US gas-turbine orders in 2014 20% of global total; best year for nation since 2002

Mark Axford, the Houston-based consultant considered by many to be the leading independent expert on gas-turbine (GT) markets, predicted US orders for GTs would drop by 10% in 2015 from the slightly more than 10 GW purchased in 2014. Worldwide, he expects orders will be up 10% from the nearly 52 GW booked last year. The Eurozone’s lingering recession is a significant factor in the downward pressure on international orders (less than 200 MW in 2014).

Axford 1-3The Axford Report presented at each WTUI meeting is highly regarded by conference attendees and always attracts a large audience. Axford’s perspective and data help guide business decisions made by the 200 equipment and services providers that regularly participate in the world’s largest meeting dedicated to GE aero engines in land and marine applications.

The market analyst began by comparing his 2014 predictions to actuals. His AxSpectations were US orders would be up by 15% over 2013, worldwide down by 5%. The market surge he predicted for 2013 showed up in 2014 with orders from America up by 75% year over year; however, GT orders globally were down by 15%. “I got the direction right but the magnitude wrong. . .this is never easy,” Axford said. The US “fraction of the action” was 20% of world orders, the most since 2002 when it was 26%.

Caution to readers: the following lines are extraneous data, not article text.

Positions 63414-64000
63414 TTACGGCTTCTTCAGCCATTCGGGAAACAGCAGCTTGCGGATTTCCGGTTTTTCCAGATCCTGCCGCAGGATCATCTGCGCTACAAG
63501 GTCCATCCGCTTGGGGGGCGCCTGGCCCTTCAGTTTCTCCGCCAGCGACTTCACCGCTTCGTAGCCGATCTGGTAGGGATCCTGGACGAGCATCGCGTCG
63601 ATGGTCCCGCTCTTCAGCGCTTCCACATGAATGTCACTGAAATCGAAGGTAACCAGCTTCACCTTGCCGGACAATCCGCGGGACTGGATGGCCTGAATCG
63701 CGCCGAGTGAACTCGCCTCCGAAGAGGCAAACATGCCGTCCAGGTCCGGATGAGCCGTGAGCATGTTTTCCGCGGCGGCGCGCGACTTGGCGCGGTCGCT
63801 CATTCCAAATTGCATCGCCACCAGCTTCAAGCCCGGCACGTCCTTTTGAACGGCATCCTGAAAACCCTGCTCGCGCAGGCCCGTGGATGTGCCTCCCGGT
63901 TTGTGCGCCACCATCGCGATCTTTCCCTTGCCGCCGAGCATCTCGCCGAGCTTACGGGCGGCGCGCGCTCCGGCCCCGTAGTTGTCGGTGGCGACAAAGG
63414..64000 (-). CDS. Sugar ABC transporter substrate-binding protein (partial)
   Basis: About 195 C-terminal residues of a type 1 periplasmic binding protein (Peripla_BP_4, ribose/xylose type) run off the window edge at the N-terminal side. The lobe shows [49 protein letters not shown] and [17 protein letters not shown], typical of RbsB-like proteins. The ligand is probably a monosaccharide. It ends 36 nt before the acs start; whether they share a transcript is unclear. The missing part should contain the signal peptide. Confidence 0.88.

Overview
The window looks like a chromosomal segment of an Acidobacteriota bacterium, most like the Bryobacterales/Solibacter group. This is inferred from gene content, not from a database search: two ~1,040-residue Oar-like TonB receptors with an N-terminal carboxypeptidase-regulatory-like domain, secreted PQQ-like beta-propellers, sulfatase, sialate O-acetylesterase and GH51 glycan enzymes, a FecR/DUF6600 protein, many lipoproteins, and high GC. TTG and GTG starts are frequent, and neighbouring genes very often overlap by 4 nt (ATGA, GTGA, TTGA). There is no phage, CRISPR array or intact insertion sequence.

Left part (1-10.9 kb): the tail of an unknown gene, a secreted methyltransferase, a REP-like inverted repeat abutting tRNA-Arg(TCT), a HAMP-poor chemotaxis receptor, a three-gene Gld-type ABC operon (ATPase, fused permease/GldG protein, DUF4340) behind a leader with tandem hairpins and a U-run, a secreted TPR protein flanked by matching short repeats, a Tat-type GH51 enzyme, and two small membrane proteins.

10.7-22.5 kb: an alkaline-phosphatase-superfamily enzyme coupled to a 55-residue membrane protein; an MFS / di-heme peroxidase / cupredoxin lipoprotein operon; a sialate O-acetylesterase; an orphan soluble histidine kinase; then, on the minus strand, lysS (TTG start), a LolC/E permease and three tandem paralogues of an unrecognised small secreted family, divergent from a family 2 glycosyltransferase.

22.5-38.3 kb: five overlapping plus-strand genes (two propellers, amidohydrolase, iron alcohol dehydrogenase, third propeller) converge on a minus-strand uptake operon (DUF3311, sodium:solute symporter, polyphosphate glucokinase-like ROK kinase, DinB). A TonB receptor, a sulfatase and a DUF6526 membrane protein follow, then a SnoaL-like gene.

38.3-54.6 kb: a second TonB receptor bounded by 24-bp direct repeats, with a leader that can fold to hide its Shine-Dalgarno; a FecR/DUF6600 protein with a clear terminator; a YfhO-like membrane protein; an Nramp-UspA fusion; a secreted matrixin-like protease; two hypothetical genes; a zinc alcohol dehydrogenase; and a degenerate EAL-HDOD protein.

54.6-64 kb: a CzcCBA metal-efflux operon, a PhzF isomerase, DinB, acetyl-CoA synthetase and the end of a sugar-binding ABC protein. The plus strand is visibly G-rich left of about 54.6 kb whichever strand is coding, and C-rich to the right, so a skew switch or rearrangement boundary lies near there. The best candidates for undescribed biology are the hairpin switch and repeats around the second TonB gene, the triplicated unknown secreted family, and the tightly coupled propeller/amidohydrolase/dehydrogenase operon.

Geographically, 30% of 2014 orders were from Asia, 27% from the Middle East, and 24% from North America (Fig 1). No surprise with Asia and the Middle East leading the purchasing activity, even with a nearly 5 GW drop in orders from China to 3000 MW in 2014. Africa, which finished third in 2013 sales with a 20% market share, dropped back to fifth place last year with slightly more than 6% of the order book. Recall that Algeria purchased lion’s share of Africa’s GT capacity in 2013, ordering 9800 MW. Last year, it bought 1745 MW.

OEM market share. Globally in 2014, 78% of the units larger than 10 MW were ordered from GE and Siemens, with the split in round numbers at 49/29 favoring the former. GE’s share was its best competitive performance since 2002. Mitsubishi-Hitachi was third with a 12% market share.

Axford breaks out the aero stats for WTUI attendees. In North America, 2014 orders totaled 938 MW, he told the group, with 91% of the order book going to GE. More than half of the total was purchased by the oil and gas industry (horsepower of mechanical-drive units was converted to megawatts for the purposes of this analysis). Worldwide, aero orders in 2014 totaled nearly 6800 MW, down from 8000 MW a year earlier (Fig 2). GE garnered 72% of the total aero business globally.

Axford 2, 3

Fig 3 illustrates that aero orders outside North America were dominated by sales of LM2500 and LM6000 engines. Those models also were favored by North American customers. Global sales of the popular LM6000 totaled 35 engines in 2014; four will be installed in North America. Egypt led all customers with 14 orders; it also ordered 20 TM2500s. More than 1000 LM6000s have been ordered since 1990; peak year was 2000, when nearly 175 were bought.